Lung cancer specialist calls for cash to beat 'Cinderella' disease

November 09, 2004

Lung cancer is a 'Cinderella' disease which does not get adequate research funding, and patients with this disease are disadvantaged, says a University of Edinburgh specialist. In his inaugural lecture today (Tuesday, 9 November), Professor Tariq Sethi claims that because lung cancer patients are perceived to have brought the disease on themselves, more research into the disease is not thought to be necessary. Professor Sethi, who criticises current funding policies as shortsighted, says the situation is made worse as patients with lung cancer are usually older, of a lower social class and have a poor chance of survival.

Professor Sethi comments: "Most lung cancer patients are ex-smokers and even if everyone stopped smoking today, the incidence of lung cancer would remain at the same epidemic levels for at least the next 15 years. It would take a further 15 to 20 years for levels to fall, and the death rate for lung cancer would then still be higher than for leukaemia or ovarian cancers. Research into lung cancer has broad application, not only to other cancers but also to other diseases."

Lung cancer is the commonest fatal malignancy in the developed world, killing more than 40,000 people a year in the United Kingdom. This form of cancer kills more people than breast and prostate cancer combined, and is also the leading cancer killer in women, ahead of breast cancer.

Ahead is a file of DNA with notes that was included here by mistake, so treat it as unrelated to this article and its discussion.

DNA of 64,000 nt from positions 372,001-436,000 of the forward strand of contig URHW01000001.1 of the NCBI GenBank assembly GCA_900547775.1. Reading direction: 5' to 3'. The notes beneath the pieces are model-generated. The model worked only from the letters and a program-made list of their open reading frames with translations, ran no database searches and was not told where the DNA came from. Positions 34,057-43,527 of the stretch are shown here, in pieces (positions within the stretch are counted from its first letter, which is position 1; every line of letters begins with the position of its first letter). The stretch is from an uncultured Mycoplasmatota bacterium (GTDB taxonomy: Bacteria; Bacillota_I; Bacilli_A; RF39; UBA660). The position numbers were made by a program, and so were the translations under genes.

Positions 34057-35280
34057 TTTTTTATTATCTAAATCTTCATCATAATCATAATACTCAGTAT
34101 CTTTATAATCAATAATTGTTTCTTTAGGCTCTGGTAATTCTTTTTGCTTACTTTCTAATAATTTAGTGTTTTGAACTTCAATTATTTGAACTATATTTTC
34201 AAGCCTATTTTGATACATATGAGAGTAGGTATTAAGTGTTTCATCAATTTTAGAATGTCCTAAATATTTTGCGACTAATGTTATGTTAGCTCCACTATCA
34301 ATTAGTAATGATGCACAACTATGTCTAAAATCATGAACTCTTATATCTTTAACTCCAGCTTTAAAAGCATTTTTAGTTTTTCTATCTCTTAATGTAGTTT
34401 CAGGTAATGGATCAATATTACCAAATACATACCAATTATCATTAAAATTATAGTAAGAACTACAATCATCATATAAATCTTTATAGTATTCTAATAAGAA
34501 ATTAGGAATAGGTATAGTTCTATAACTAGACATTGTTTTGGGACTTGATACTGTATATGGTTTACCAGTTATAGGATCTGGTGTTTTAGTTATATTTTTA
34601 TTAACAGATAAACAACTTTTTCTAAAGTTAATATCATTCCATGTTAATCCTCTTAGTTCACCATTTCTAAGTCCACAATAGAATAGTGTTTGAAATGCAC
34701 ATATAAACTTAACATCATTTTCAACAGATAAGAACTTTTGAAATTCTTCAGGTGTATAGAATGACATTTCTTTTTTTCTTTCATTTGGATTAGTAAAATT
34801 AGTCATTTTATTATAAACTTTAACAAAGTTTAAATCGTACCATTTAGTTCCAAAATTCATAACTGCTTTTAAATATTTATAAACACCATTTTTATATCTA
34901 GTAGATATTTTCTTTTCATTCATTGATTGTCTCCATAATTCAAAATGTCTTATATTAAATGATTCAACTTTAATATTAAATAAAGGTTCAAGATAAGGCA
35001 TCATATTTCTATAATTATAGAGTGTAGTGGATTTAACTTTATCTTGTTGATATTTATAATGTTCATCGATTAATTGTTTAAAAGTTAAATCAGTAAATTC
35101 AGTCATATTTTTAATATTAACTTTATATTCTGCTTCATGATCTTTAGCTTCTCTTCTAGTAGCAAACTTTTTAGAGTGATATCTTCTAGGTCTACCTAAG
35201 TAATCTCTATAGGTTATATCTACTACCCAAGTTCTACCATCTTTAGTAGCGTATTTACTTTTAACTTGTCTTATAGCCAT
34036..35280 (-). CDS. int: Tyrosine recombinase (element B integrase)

"Despite this, lung cancer research is poorly funded compared to other cancers, including breast cancer and leukaemia," says Professor Sethi.

He has spent the past 14 years investigating small cell lung cancer, an aggressive form of the disease, and is currently developing molecules which will trigger suicide in cancer cells.

He says: "My work has also shown that the area of tissue around lung cancer cells produces survivor signals which stop chemotherapy and radiotherapy from effectively killing off the cancer cells. If we can block these survival signals, this will improve the effectiveness of chemotherapy and radiotherapy, leading to better outlook for prolonged patients' survival. The form of drug resistance which we encounter in lung cancer treatment is widely applicable to a number of other cancers, including cancers of the breast and of the blood."

Professor Sethi's lecture is entitled: Rubor, Calor, Tumor and Dolor. He says: " These four classical signs of inflammation -- redness, heat, swelling and pain --represent the close relationships between cancer and inflammation which have shaped my research. They symbolise the reasons why I came to Edinburgh, linking together my research interests in lung cancer and my work at the MRC Centre for Inflammation Research."

Rubor, Calor, Tumor and Dolor by Professor Tariq Sethi, College of Medicine and Veterinary Medicine, University of Edinburgh: Tuesday, 9 November, 2004 in the Anatomy Lecture Theatre, Medical School, Teviot Place at 5.15pm. The lecture is open to the public.
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University of Edinburgh

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